Top 5 Dither Fish to Help Shy or Aggressive Fish
If you have timid or territorial fish in your aquarium, try calming them down with dither fish. Dither fish are very outgoing and like to be out in the open. Dither fish are confident and show that they don’t fear danger. Dither fish can also be used to disarm and diffuse fish-bullying aggression so they don’t have to pick on one fish. Learn more about the best dither fish that can change the dynamics of your fish tank and give you a more active community aquarium to enjoy.
The livebearers are fish that can bear young and are friendly and colorful. Plus, they reproduce readily, and even their fry will boldly swim everywhere without a care in the world. These brave livebearers babies are more likely to be seen by skittish fish than any other species.
To break up tension between two angelfish, you can add a few mollies, swordtails or other large livebearers to help them fight. The livebearers can swim all over the place, and will easily encroach on their personal space. The angelfish can’t keep all the dither fish away from their territory so they may give up trying to protect their borders. Yes, the angelfish may eat some of the livebearer fry that wander too close, but this helps keep their population under control so that you are not overrun with babies.
Many livebearers are easy-going and carefree which can help semi-aggressive species such as angelfish chill out.
2. Tetras and Rasboras
Both schooling fish groups are well-known for their sleek, torpedo-shaped bodies. They can escape from even the most angry tank bosses with ease. Although they are small, some rasboras, tetras, and some rasboras, can be quite wary. However, they tend to become braver as you increase the size of their school, so get at least 6-12 fish of the same species.
You might choose a small schooling fish to help a shy nanofish feel more confident. A larger schooling fish will not be eaten if you are trying to placate a belligerent or large fish. Here are some options based on size.
Rummy nose Tetras are known for being very close-knit schooling fish, which swim in a tight group and then change direction like a huge herd. This behavior tends to confuse predators because they have a harder time catching a single fish that is surrounded by a hoard of doppelgangers.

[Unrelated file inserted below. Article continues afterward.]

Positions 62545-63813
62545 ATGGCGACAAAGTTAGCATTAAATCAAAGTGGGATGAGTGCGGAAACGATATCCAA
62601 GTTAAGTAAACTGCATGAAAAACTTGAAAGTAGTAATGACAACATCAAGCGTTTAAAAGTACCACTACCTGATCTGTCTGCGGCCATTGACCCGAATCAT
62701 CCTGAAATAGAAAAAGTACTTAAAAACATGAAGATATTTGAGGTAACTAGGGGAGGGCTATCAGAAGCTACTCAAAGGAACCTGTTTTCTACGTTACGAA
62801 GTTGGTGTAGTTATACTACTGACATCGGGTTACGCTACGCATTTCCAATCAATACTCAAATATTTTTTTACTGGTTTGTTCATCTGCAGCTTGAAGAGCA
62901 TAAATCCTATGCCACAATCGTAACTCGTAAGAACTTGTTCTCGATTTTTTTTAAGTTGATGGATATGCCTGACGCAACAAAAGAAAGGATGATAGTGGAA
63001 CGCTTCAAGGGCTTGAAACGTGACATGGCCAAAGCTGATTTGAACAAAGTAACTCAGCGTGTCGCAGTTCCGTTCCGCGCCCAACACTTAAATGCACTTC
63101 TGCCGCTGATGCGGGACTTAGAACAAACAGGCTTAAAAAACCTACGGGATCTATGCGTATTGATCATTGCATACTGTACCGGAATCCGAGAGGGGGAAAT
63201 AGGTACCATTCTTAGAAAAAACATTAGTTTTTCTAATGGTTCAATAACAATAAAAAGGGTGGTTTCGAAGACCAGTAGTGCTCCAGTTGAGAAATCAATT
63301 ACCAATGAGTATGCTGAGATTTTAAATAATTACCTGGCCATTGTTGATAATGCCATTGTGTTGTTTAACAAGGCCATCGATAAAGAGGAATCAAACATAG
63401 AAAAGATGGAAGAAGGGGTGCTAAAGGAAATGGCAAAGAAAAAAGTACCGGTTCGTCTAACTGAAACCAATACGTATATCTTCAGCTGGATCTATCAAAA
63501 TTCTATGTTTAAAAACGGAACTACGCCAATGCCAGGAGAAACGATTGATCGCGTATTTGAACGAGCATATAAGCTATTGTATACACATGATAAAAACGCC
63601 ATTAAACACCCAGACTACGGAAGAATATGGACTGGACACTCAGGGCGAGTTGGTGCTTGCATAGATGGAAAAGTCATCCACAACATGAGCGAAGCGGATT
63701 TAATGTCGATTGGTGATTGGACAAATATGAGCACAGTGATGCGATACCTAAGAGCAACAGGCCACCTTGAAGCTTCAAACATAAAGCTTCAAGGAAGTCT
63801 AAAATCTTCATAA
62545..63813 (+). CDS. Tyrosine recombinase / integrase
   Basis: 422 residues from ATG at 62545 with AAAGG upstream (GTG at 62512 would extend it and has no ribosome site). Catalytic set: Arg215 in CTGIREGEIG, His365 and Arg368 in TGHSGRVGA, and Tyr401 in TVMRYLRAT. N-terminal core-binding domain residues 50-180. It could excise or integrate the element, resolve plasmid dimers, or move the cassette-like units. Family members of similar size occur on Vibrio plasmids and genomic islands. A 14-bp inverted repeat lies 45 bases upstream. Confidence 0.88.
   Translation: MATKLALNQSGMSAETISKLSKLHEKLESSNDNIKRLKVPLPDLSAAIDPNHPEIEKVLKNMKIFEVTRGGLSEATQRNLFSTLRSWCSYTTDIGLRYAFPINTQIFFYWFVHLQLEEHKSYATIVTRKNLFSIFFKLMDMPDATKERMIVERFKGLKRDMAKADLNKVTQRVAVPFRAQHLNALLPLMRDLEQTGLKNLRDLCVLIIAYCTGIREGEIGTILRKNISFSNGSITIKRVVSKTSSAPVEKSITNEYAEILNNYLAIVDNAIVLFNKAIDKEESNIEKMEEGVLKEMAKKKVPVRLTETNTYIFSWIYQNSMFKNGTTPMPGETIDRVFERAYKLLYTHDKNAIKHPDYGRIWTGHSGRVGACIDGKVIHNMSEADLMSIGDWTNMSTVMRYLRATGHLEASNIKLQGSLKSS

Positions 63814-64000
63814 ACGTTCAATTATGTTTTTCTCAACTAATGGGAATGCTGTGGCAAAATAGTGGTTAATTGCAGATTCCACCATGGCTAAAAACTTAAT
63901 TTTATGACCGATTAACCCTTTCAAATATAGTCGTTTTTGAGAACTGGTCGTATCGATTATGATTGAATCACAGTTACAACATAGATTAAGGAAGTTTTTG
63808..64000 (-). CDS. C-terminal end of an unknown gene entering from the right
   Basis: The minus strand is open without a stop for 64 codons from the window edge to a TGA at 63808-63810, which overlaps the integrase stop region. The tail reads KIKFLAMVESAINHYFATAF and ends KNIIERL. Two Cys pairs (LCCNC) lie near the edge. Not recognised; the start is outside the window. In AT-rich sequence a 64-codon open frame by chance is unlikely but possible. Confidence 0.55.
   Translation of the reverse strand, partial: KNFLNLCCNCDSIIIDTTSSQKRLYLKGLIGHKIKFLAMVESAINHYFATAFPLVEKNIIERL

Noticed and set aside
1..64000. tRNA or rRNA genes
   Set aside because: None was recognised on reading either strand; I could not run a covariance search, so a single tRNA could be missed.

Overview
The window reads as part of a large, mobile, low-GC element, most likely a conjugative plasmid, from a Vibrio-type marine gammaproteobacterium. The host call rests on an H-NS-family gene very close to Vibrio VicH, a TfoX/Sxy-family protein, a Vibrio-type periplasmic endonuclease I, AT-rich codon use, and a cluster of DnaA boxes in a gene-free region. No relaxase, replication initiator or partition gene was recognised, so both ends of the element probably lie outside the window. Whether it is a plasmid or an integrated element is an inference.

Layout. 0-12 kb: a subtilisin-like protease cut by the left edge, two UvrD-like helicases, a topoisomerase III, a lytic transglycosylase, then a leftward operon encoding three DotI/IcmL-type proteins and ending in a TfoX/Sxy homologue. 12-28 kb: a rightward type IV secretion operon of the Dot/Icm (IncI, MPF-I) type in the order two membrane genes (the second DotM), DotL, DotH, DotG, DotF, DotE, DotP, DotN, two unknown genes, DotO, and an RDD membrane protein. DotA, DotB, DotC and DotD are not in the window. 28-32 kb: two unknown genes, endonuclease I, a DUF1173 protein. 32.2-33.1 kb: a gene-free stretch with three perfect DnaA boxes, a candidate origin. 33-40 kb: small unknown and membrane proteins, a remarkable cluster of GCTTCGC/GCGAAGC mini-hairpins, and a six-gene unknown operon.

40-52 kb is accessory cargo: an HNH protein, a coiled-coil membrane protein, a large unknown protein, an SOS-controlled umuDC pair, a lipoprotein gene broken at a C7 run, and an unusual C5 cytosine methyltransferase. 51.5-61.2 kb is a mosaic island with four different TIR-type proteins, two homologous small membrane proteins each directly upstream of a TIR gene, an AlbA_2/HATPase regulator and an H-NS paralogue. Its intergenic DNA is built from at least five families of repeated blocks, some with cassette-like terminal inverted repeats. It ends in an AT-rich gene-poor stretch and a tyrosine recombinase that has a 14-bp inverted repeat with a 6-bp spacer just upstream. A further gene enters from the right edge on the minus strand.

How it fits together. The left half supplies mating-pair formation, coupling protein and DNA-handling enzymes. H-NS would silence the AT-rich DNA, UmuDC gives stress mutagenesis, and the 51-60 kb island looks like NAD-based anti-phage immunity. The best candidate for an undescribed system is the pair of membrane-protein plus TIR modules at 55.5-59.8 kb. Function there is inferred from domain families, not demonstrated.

There’s nothing quite like watching a large group of rummy nose tetras swimming in perfect synchronization.
While tetras and rasboras often swim in the middle level of the aquarium, cory catfish stay down low near the floor, constantly scavenging for food out in the open. Cory catfish are a great dither fish for bottom dwellers such as Apistogramma or kribensis, who want to know when their babies can come out to feed. Corydoras can be great members of the clean-up crew. They thrive in groups of six or more of their own species. There are many types to choose. If you have bigger fish like blood parrots that are capable of swallowing smaller corys, then go for their larger but similar-looking cousins, the Brochis catfish. In fact, you can keep livebearers, tetras, and corys all together in a community tank that is filled with lively dither fish.
Albino corydoras are one of the most sociable catfish you can find, and they love eating frozen bloodworms, freeze-dried tubifex worms, and sinking pellets.
4. Danios & Rainbowfish
Jack Dempsey, a predator of medium to large size, and oscar Cichlids are sometimes uncharacteristically shy and inclined to hide. You will need larger, faster-schooling fish such as giant danios, Devario aequipinnatus, and hill trouts, Barilius spp. You have a greater chance of escape from their jaws. These ditherfish are known for their ability to actively dart around at a million mph and break into other’s territory. Rainbowfish are a very confident and colorful schooling species that calmly swim around and can help pacify other, more nervous species.
Hill trout are speedy swimmers capable of traveling in fast-flowing streams, so try not to pair them with slower fish who may get outcompeted during mealtimes.
5. Pencilfish and Hatchetfish
What if you have shy fish you want spawn, but don’t want their babies to be eaten by the ditherfish? Look out for fish that live at the top of the aquarium, such as hatchetfish or pencilfish. These surface dwellers mostly swim in the upper third of the aquarium and have tiny, upward facing mouths that prefer eating floating foods from above. This is perfect for ram or Apistogramma dwarf cichlids that are guarding their babies down near the substrate. Hatchetfish and pencilfish rarely come down to feed and typically won’t eat fry unless they accidentally swim up top. When you feed the aquarium, the skittish fish will see the dither fish rushing to grab a bite, so then they will feel more comfortable coming out to feed as well.
Nannostomus eques have a reputation for swimming at 45 degrees to the surface. This is why they are often called the diptail and hockeystick pencilfish.
Dither fish can bring out the best behavior in your aquarium by coaxing fish out of hiding, putting the tank bosses at ease, and increasing the activity level overall. If you are looking for some fun fish to try, visit our retail store in Edmunds, Washington or check out our favorite online fish sellers.